Position of centroid inside the triangle

Right angle-triangle

Position of centroid inside the triangle.

Obtuse angle-triangle

Position of centroid inside the triangle.

## Let us do yourself – 17

1. The bisector of <B and <C of \triangle A B C intersect at the point I. Let us prove that <B I C=90^{\circ}+ <BAC

Solution :

Given:

Let ABC be a triangle, and the bisectors of <B and <C intersect at the point I.

R.T.P: <\mathrm{BIC}=90^{\circ}+\frac{<\mathrm{BAC}}{2}

Proof: \because <B is the bisector of ABC.

\therefore<\mathrm{IBC}= <\mathrm{ABI} \text{ and } \therefore < \mathrm{ABC}=2<\mathrm{IBC} \text{ and } < \mathrm{C} \text{ is the bisector of } < A B C

\therefore<\mathrm{ICB}=<\mathrm{ACl} \text { and } \therefore<\mathrm{ACB}=2<\mathrm{ICB} \\

\therefore<\mathrm{ABC}+<\mathrm{ACB}=2(<\mathrm{IBC}+<\mathrm{ICB})

We have,

<\mathrm{BAC} =180^{\circ}-(<\mathrm{ABC}+<\mathrm{ACB}) \\

=180^{\circ}-2(<\mathrm{IBC}+<\mathrm{BIC}) \quad[\text { by }(\mathrm{i})] \\

=180^{\circ}-2\left(180^{\circ}-<\mathrm{BIC}\right) \\

=180^{\circ}-360^{\circ}+2<\mathrm{BIC} \\

=2<\mathrm{BIC}-180^{\circ}

or, 2<\mathrm{BIC}=180^{\circ}+<\mathrm{BAC}

\text { or, } <\mathrm{BIC}=\frac{180^{\circ}+ <\mathrm{BAC}}{2} \\

\therefore <\mathrm{BIC}=90^{\circ}+\frac{180^{\circ} + <\mathrm{BAC}}{2} (Proved)

2. If the length of two medians of a triangle are equal, Let us prove that the triangle is an issoceles triangle.

Solution :

Given:

Let, the medians BE and CF of the triangle ABC are equal.

R.T.P : The triangle ABC is an Isosceles triangle.

Proof: Let the point of intersection of the medians BE and CF be G. Hence, G is the centroid of the triangle ABC (because the third median of the triangle ABC must pass through G).

Again, the centroid of triangle divide each median internally in the ratio 2 : 1.

\therefore \mathrm{GE}=\frac{1}{3} \mathrm{BE} \text { and } \mathrm{GF}=\frac{1}{3} \mathrm{CF}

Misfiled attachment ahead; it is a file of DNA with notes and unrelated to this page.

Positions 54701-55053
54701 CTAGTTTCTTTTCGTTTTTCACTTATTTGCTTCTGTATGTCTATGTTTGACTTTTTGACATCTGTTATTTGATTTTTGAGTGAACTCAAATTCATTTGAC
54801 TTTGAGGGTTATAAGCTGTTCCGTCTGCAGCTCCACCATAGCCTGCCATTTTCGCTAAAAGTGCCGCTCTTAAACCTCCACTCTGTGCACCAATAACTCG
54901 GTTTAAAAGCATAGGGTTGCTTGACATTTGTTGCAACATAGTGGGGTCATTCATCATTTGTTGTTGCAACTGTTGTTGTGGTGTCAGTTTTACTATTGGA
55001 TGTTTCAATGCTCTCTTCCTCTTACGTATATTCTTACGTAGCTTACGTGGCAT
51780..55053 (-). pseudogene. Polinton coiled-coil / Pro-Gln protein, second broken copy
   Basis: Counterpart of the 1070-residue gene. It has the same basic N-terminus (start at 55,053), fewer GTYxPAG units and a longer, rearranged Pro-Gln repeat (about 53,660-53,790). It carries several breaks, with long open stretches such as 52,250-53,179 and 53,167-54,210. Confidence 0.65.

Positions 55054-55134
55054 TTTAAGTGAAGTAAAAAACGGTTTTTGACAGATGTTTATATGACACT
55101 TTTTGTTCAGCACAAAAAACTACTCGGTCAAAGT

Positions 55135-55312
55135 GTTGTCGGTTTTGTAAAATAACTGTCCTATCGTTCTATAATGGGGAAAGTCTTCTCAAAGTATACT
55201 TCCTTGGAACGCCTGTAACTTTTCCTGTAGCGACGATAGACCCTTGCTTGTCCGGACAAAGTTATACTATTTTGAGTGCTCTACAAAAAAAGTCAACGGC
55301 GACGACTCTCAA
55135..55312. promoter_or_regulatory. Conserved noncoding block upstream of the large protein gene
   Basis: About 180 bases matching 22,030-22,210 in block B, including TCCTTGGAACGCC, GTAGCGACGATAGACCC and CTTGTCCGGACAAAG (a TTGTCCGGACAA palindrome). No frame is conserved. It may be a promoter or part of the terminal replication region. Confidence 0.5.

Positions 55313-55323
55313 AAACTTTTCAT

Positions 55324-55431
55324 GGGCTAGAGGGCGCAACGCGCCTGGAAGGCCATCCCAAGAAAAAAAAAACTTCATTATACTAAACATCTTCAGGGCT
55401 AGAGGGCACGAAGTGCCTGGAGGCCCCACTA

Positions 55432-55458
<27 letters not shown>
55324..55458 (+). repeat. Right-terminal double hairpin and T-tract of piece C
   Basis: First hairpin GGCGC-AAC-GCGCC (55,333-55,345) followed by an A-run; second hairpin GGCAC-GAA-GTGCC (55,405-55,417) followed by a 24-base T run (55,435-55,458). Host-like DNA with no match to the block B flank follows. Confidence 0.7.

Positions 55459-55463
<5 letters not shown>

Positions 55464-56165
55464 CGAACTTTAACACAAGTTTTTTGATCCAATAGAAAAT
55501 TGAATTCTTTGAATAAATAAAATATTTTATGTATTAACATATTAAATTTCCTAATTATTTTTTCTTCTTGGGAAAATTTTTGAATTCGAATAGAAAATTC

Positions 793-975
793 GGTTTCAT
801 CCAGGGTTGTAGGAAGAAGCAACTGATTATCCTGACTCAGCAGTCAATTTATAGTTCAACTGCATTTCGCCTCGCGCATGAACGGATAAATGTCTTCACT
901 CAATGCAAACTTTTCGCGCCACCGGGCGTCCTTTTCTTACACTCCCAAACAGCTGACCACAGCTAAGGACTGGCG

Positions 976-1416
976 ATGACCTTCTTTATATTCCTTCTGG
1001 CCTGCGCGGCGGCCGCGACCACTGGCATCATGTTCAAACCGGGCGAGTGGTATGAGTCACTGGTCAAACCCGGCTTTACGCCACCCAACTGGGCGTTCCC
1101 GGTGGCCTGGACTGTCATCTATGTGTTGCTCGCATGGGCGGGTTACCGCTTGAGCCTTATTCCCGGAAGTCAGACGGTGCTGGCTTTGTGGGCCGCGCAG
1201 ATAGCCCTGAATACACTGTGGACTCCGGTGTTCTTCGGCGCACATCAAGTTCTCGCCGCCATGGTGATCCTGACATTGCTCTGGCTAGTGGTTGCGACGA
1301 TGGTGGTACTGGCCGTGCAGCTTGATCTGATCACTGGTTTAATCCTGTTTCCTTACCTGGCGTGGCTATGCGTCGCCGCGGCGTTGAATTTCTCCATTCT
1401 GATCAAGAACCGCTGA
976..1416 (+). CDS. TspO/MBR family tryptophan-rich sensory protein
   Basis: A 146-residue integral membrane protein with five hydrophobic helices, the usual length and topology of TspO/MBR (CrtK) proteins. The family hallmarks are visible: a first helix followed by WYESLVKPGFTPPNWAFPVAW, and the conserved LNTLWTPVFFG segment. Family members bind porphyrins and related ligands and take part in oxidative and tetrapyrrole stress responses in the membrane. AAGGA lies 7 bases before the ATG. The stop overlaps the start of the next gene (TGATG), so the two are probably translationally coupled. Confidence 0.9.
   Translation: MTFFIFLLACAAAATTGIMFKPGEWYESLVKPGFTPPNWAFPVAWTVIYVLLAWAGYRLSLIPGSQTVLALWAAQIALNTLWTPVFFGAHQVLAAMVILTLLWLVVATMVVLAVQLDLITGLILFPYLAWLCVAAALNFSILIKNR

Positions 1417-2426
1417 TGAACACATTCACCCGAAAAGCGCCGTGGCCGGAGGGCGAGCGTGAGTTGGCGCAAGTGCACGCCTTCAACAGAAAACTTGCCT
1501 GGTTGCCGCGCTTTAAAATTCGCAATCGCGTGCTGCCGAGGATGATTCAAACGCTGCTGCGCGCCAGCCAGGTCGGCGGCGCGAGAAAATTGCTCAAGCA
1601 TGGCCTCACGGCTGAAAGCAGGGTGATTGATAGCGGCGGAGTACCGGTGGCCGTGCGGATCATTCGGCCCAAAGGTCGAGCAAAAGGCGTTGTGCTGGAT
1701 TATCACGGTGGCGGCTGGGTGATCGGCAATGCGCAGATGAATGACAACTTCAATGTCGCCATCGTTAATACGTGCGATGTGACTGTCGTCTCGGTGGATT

But it is given that, \mathrm{BE}=\mathrm{CF}

\therefore \frac{1}{3} \mathrm{BE}=\frac{1}{3} \mathrm{CF} \therefore \mathrm{BE}=\mathrm{CF}

Also, \mathrm{BG}=\mathrm{BE}-\mathrm{GE}=\mathrm{BE}-\frac{1}{3} \mathrm{BE}=\frac{2}{3} \mathrm{BE}

and \mathrm{CG}=\mathrm{CF}-\mathrm{GF}=\mathrm{CF}-\frac{1}{3} \mathrm{CF}=2 \mathrm{CF}

Since, \mathrm{BE}=\mathrm{CF} \therefore \mathrm{BG}=\mathrm{CG}.

Now, in the triangles GEC and GFB

\mathrm{GE}=\mathrm{GF}, \mathrm{CG}=\mathrm{BG}

and included <\mathrm{CGE}= \text { included } <\mathrm{BGF} (vertically opposite angles)

\therefore \triangle \mathrm{GEC} \cong \triangle \mathrm{GFB} (by side – angle – side congruency)

or, \frac{1}{2} \mathrm{AB}=\frac{1}{2} \mathrm{AC}

or, \mathrm{AB}=\mathrm{BC}

Hence, \triangle A B C is an isosceles triangle. (Proved)

3. Let us prove that in an equilateral triangle, circumcentre, incentre, centriod, ortho-centre will coincide.

Solution :

Given:

Let, ABC be an equilateral triangle

R.T.P: In the equilateral triangle ABC, circumcentre, incentre, centroid and orthocentre are the same point.

Construction: AD is drawn perpendicular from A on BC, BE is drawn perpendicualar from B on CA and CF is drawn perpendicular from AB. Let, the point of intersection of the three perpendiculars be O.

Proof: According to the construction, O is the ortho-centre of the \triangle A B C

Now, in the \triangle A B D and the \triangle A C D

(Since each of them is a right angle)

\therefore \triangle A B D \cong \triangle A C D \\

\therefore \quad < B A D = < C A D

Similarly, BE and CF are respectively the bisector of <ABC and <ACB

\therefore O is incentre of the triangle.

\therefore \triangle A B D \cong \triangle A C D \\

\therefore BD = CD

Therefore, AD is a median of the triangle. Similarly, BE and CF are the other two medians. Therefore O is the centroid of the triangle. Again in \triangle B O D and \triangle COD, BD = DC, OD is the common side and <ODB = <ODC.

\therefore \triangle B O D \cong \triangle C O D \\

\therefore O B=O C \text {. similarly } O C=O A

4. AD, BE and CF are three medians of a triangle ABC. Let us prove that the cetroid of ABC and DEF are the same point.

Solution :

Given:

Let AD, BE and CF are three medians of a triangle ABC. Let G be the centroid of \triangle A B C, BE cuts FD at Q, DE cuts FC at R and FE cuts AD at P respectively.

R.T.P : The Centroid of \triangle \mathrm{ABC} and \triangle D E F are the same point.

Proof: E and F are the mid-points of AC and AB. Then, EF \| BC

\therefore \quad \mathrm{EF}=\mathrm{BD}[\because D is mid-point of BC]

\therefore \mathrm{EF}\|\mathrm{BC}\| \mathrm{BD} \text{ and } \mathrm{EF}=\mathrm{BD}.

\therefore \quad BDEF is a parallelogram.

Similarly,

CDFE is a parallelogram and AFDE is a parallelogram.

In parallelogram BDEF, FQ = QD

In Parallelogram CDFE, DR = RE

In parallelogram AFDE, FP = PE

Hence, \quad FQ = QD, Q is mid-point of FD

\therefore \quad \mathrm{QE} is a median of \triangle \mathrm{DEF}

DR = RE, R is mid-point of DE

FR is a median of \triangle D E F

\mathrm{FP}=\mathrm{PE}, \mathrm{P} is mid-point EF.

DP is a median of \triangle D E F

Hence, The three medians QE, FR and DP meets at the point G